If you enjoy reading my Spoiler-Free reviews, please follow my blog @ https://www.msbreviews.com David Fincher’s new film, Mank, is coming soon on Netflix, released six years after his latest installment, Gone Girl. Therefore, this week I’m reviewing five of Fincher’s movies. Se7en was the first one, and now it’s time for one of the most culturally impactful films of the 90s, Fight Club. This is another rewatch of another filmmaking classic, one that I was never able to absolutely adore like most people. When this movie came out in 1999, critics were extremely divided, and the film failed at the box office. With time, it gained a cult following through home media, but it’s still considered a very controversial piece of cinema. So, nothing new, having in mind Fincher is at the helm. Despite this being my third or fourth time experiencing this story, I never really changed my opinion about it, which is a bit uncommon in my viewing history. Usually, after multiple rewatches, my overall thoughts about a movie slightly vary, but Fight Club is one of the few exceptions. I believe my opinion remains intact from the very first watch. I really enjoy this film, but I can’t state that I absolutely love it. Since this is a special case, I’m going to start with what still bothers me after so many viewings, something I also rarely do in my reviews since I always leave the bad stuff to the end of the article. Without spoiling anything, of course, there’s a vital plot twist that comes later in the movie that I could only appreciate by its execution, but never by its impact on the narrative. Jim Uhls’ screenplay relies on the main characters’ friendship to carry the story forward, and throughout the first two acts, Fincher leaves not-that-subtle hints to a massive revelation, which eventually triggers the beginning of the third act. This major plot point is brilliantly executed, and I still feel incredibly fascinated by its delivery, both in terms of the dialogue and the performances. However, its impact on any lightly focused, observant viewer is close to zero due to the clear evidence that pointed towards this development. Now, I don’t want to sound like that stereotypical moviegoer that says, “I guessed the twist before its revelation, hence it all sucks”. Like I insinuate above, I was still wholly captivated during the entirety of the third act. Nevertheless, Fight Club’s runtime is far from being short, and Fincher spends a lot of time building up an idea that loses its surprise factor even before the film’s midpoint. It changes the protagonist’s perspective, it takes the viewer through a predictable yet entertaining path, setting up a powerful, meaningful ending. However, personally, I don’t feel like the time spent in the first two acts was satisfyingly compensated in the end… at least, not in its entirety. The second act also has a short period where it loses a bit of steam due to some repetitive sequences and an unnecessary amount of flashbacks. Again, I feel like Fincher didn’t completely trust the audience back then, contrary to his procedure in Se7en. In the latter flick, Fincher left the biggest responsibility to the viewer’s imagination, leaving the murder scenes for the audience to picture in their minds. In Fight Club, that ambiguity and implicit dialogue are still present, sure, but even before the third act, there’s already an attempt to explain too much certain portions of the narrative that I wish would stay vaguer. Without spoiling anything, of course, there’s a vital plot twist that comes later in the movie that I could only appreciate by its execution, but never by its impact on the narrative. Jim Uhls’ screenplay relies on the main characters’ friendship to carry the story forward, and throughout the first two acts, Fincher leaves not-that-subtle hints to a massive revelation, which eventually triggers the beginning of the third act. This major plot point is brilliantly executed, and I still feel incredibly fascinated by its delivery, both in terms of the dialogue and the performances. However, its impact on any lightly focused, observant viewer is close to zero due to the clear evidence that pointed towards this development. Now, I don’t want to sound like that stereotypical moviegoer that says, “I guessed the twist before its revelation, hence it all sucks”. Like I insinuate above, I was still wholly captivated during the entirety of the third act. Nevertheless, Fight Club’s runtime is far from being short, and Fincher spends a lot of time building up an idea that loses its surprise factor even before the film’s midpoint. It changes the protagonist’s perspective, it takes the viewer through a predictable yet entertaining path, setting up a powerful, meaningful ending. However, personally, I don’t feel like the time spent in the first two acts was satisfyingly compensated in the end… at least, not in its entirety. The second act also has a short period where it loses a bit of steam due to some repetitive sequences and an unnecessary amount of flashbacks. Again, I feel like Fincher didn’t completely trust the audience back then, contrary to his procedure in Se7en. In the latter flick, Fincher left the biggest responsibility to the viewer’s imagination, leaving the murder scenes for the audience to picture in their minds. In Fight Club, that ambiguity and implicit dialogue are still present, sure, but even before the third act, there’s already an attempt to explain too much certain portions of the narrative that I wish would stay vaguer. Don’t worry, I’m done with the negatives, and don’t forget: I really, really like this movie. Obviously, Fincher and Uhls created a story packed with underlying themes and social commentary. From the whole consumerism theory to the more psychological component regarding Edward Norton’s mental state, every message is seamlessly communicated to the audience. I’ve also been through a point in my life where I wish I’d be someone else, someone who had already achieved every dream of mine successfully with an overwhelming feeling of fulfillment. Coping with the inability to become that perfect someone can become an excruciating, sad, depressing process, and it varies drastically from person to person. Fight Club approaches mental health and people’s acceptance of who they truly are in a groundbreaking manner, capturing Edward Norton’s emotions perfectly and broadcasting his thoughts through some of the best narration in the history of cinema. Its take on the world of consumerism is undoubtedly interesting and plays a big part in the climax of the film. Despite the issues described above, Uhls’ screenplay is very well-written, elevating the conversations between Norton and Brad Pitt (Ad Astra, Once Upon a Time in Hollywood), which are indeed remarkably entertaining. Predictable or not, the main story is wonderfully executed by Fincher, who continues to demonstrate his impressive technical attributes. Once again, the pre-production phase is proved here to be as important as any other stage in the filmmaking process. Fincher’s dedication to his features is palpable and visible on-screen through every single technical aspect. This time, Fincher brought in Jeff Cronenweth as the director of photography, and both worked together to not only create that desaturated, realistic atmosphere that Fincher loves so much but also to deliver the brutal, violent, bloody fight scenes that keep the entertainment levels at their highest. With clean, consistent, coherent editing from James Haygood, the movie flows beautifully despite its lengthy runtime. The Dust Brothers’ score is quite alternative, which suits the also unconventional storytelling. Last but not least, Edward Norton and Brad Pitt. I know it’s incredibly cliche to write that two actors share impeccable chemistry, but Norton and Pitt take it to a whole other level. In two physically-demanding displays, both actors deliver award-worthy performances that marked their careers. Pitt offers one of his most underrated portrayals, being extremely funny throughout the entire film, but also astonishingly badass, carrying his fight sequences as amazing as he does with his dialogues. On the other hand, seeing Norton go all-out is a terrific experience. I lack words to describe such an emotionally compelling interpretation, filled with powerful character moments. A final word of praise to Helena Bonham Carter (Enola Holmes), who also delivers an exceptional performance. In the end, Fight Club is and will probably remain David Fincher’s most controversial movie for a long, long time. With an absolutely brilliant direction and execution, Fincher uses Jim Uhls’ captivating, layered, unconventional screenplay to tackle themes such as consumerism, society’s behavior, and mental health, seamlessly transmitting meaningful yet contentious messages. Once again, the filmmaking in display is technically flawless, going from the trademark authentic cinematography and production design to the unique score, all flowing superbly through excellent editing. Unfortunately, I don’t belong to the group of people who utterly love this film. The excessive (sometimes unnecessary) use of flashbacks doesn’t help, but it’s the enormous build-up packed with overly explicit clues to a significant (yet unsurprising) plot twist that ends up partially ruining the viewing for me. I also wish that the script developed a few plot points more ambiguously, but Brad Pitt and Edward Norton elevate the whole movie so much with their ridiculously outstanding performances that these small issues don’t keep me away from highly recommending one of the most memorable, iconic films of all-time. Rating: A-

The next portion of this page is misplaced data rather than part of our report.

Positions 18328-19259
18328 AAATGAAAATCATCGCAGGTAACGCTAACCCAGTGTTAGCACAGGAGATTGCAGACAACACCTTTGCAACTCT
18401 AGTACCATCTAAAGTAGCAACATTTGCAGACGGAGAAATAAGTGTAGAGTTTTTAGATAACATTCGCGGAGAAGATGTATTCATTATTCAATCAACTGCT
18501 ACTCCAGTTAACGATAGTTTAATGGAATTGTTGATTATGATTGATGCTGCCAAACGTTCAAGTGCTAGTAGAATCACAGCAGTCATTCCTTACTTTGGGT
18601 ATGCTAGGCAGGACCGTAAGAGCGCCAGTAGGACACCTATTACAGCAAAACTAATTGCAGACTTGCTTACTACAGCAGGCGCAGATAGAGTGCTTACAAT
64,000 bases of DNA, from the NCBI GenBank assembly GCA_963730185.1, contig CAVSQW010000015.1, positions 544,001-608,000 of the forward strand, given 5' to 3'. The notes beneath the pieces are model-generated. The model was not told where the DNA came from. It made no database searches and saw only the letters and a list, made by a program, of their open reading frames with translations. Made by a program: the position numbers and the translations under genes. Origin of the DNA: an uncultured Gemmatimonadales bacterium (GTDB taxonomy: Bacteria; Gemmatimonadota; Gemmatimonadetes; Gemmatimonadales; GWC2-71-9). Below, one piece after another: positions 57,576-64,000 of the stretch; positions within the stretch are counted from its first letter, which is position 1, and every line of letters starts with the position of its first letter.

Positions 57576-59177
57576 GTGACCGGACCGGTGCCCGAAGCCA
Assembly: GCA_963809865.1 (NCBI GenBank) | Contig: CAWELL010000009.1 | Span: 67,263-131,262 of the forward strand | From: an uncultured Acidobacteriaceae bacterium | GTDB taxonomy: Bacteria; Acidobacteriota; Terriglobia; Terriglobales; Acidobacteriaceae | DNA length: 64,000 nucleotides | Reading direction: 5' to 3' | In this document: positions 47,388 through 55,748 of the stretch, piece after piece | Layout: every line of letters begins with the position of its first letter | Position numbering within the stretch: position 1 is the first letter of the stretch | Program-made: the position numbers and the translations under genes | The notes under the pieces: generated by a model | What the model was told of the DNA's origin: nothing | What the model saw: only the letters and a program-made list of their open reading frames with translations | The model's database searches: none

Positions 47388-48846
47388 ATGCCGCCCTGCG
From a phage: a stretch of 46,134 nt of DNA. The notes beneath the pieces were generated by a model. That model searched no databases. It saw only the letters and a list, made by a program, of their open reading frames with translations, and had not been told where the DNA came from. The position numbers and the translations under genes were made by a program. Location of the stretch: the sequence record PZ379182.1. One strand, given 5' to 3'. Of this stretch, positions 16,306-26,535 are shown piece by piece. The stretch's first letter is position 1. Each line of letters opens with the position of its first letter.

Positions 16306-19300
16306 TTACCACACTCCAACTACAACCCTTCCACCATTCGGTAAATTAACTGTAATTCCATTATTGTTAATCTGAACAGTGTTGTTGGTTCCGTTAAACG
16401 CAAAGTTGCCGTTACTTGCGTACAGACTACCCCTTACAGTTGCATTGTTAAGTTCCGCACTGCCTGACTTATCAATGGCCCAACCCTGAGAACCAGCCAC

I didn't enjoy this, pretty much at all, but still kinda appreciate how it all comes together. It's a weird one for me. Overall, 'Fight Club' underwhelmed me. I actually knew very little before viewing it, despite hearing about it on a surface level for years and years; well, one 'regulatory' part of it anyway. It's much deeper than I had expected. Unfortunately, I didn't find entertainment with any of it - it was, to be honest, a slog to sit through. The only scene I can remember enjoying is the very last one, and I don't mean that negatively because the end shot is terrific. It's just everything that comes before didn't do anything for me. Yet, I still rate its intentions. It did keep me guessing amidst my, near, boredom and the 'event' is a good one on paper. It just failed to connect on me in actuality. Brad Pitt is good as Tyler, though the likes of Edward Norton and Helena Bonham Carter give meh performances in my opinion. Meat Loaf is interesting, I guess, as Bob. I'm evidently in the extreme minority with my thoughts, each to their own, but I honestly didn't get into it sadly. As noted, though, I still partially rate it weirdly. 6* feels harsh, so I give it 7*.